During these emails, Hakin9 told him that he had to pay more money to keep receiving issues. Instead of paying, Bob asked them for a refund for the oustanding issues that had not been delivered. Despite these emails, Hakin9 never refunded him for the remaining issues, and never sent him any new issues.
The following details, including a copy of the contract, were relayed to us directly from Marc, and are summarized here as the second example of non-payment for articles written.
In 2006, Marc Ruef wrote two articles for Hakin9 as part of a contract for Hakin9. The contract, written in Polish, explicitly shows Hakin9 agreeing to pay money for each article. At the time, Ruef refused to sign the contract unless he could understand it. He repeatedly asked them for a copy of the contract in English, German, or French, all of which were ignored. Even though Hakin9 accepted and published both of his articles, they stopped replying to his mails regarding the two articles, the contract, or outstanding payment.
Despite not paying him, they continued to mail him asking for new articles. Each time he replied saying that they must pay him for the previous articles before he would write anything new. In each case, Hakin9 would ignore those mails regarding payment. Six years later, Hakin9 has still not paid him for his work.
In addition to the three cases above, Google searches reveal that other people are unhappy about Hakin9 and non-payment. The first is by Bartek (Bartosz Wojcik) of secnews.pl, who writes about not being paid for an article he wrote. He also notes an article that says the parent company of Hakin9, 'Software Publisher' expected to make 12.5 million Polish zł (~3.93 million USD). In the comments to Bartek's post, 'Coinage' also says he has not been paid money owed for an article.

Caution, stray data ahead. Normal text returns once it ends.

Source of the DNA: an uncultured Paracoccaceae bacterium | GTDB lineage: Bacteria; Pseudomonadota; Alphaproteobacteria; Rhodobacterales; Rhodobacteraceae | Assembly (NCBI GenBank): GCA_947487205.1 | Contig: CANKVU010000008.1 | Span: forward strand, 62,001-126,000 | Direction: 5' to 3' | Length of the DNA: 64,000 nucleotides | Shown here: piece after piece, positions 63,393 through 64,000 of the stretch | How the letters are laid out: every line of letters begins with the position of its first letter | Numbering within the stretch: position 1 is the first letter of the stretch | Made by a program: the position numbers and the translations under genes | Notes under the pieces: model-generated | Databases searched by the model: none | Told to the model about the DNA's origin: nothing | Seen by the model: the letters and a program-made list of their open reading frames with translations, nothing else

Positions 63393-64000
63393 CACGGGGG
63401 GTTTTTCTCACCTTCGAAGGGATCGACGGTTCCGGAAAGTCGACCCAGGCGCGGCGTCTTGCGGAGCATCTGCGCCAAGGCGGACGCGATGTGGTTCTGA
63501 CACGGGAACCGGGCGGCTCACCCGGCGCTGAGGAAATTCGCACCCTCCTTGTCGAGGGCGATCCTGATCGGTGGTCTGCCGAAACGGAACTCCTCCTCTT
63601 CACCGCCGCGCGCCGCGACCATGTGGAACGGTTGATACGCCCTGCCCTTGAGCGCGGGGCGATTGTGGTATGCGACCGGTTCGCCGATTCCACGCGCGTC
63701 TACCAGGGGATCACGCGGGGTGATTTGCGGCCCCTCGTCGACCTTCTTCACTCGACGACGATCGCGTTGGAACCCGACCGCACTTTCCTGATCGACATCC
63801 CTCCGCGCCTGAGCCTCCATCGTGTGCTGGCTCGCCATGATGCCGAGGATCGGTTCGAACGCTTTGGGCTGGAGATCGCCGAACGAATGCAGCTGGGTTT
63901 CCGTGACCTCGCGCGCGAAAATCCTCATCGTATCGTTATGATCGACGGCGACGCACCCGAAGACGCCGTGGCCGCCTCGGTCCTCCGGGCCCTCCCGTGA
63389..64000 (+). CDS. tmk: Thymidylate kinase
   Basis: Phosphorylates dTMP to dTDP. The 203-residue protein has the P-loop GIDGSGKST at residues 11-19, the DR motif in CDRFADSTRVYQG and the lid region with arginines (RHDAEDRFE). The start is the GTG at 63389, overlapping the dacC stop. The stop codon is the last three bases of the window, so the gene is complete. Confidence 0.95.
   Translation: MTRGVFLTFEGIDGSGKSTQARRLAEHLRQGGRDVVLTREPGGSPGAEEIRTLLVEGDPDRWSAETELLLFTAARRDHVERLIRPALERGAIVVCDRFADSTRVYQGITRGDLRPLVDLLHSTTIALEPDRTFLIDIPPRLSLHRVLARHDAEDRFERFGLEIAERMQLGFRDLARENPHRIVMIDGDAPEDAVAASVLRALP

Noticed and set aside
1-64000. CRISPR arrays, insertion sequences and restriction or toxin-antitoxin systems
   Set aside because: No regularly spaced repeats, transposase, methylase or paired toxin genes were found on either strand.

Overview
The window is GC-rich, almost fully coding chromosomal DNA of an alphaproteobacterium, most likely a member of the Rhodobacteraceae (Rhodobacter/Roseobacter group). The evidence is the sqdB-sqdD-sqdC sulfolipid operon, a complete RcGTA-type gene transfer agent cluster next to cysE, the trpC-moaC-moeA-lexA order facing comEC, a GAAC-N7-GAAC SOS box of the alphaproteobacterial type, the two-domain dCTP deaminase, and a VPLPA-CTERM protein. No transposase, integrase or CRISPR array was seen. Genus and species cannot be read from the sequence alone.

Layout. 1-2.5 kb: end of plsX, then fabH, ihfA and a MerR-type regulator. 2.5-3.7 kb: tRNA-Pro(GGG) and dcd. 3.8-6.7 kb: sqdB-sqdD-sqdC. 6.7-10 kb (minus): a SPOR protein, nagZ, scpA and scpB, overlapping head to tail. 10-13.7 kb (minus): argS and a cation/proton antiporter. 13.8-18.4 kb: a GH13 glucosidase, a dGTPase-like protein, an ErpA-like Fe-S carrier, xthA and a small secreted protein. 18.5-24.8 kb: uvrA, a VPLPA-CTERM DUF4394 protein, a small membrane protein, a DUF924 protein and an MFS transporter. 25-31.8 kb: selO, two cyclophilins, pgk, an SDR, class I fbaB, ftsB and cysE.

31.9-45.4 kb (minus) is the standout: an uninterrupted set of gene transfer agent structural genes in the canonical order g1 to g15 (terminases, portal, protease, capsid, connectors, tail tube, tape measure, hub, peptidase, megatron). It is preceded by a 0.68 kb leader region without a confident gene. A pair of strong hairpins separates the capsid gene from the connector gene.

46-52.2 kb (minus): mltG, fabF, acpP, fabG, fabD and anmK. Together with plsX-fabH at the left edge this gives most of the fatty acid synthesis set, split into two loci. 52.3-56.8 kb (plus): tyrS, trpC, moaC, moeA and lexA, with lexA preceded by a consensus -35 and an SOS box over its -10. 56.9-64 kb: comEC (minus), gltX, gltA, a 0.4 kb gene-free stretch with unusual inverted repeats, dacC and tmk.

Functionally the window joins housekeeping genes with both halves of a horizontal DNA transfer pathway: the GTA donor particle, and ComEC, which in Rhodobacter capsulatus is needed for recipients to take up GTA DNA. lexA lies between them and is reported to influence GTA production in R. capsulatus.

On a Polish IT Security forum, Hakin9 posted soliciting for writers. In a follow-up comment, Piotr Konieczny agrees with Bartosz Wojcik and confirms that he was not paid for articles either. In both cases, they reference that the original agreement did not cover their articles being printed in overseas editions, yet they were.
Finally, Joseph Shaw tweeted that Hakin9 had not paid him for articles he wrote in 2003.
In a matter of days, attrition.org had conversations with three people that we respect and trust that have had negative experiences with Hakin9 involving not being paid for their work as agreed. Searching the web found three more instances of Hakin9 and non-payment, despite being part of a company that makes millions of dollars each year. While this is not definitive proof, it certainly establishes an alarming pattern about Hakin9 business practices. This should serve as a warning to any new authors approached to write for the magazine to be cautious in their dealings with the company.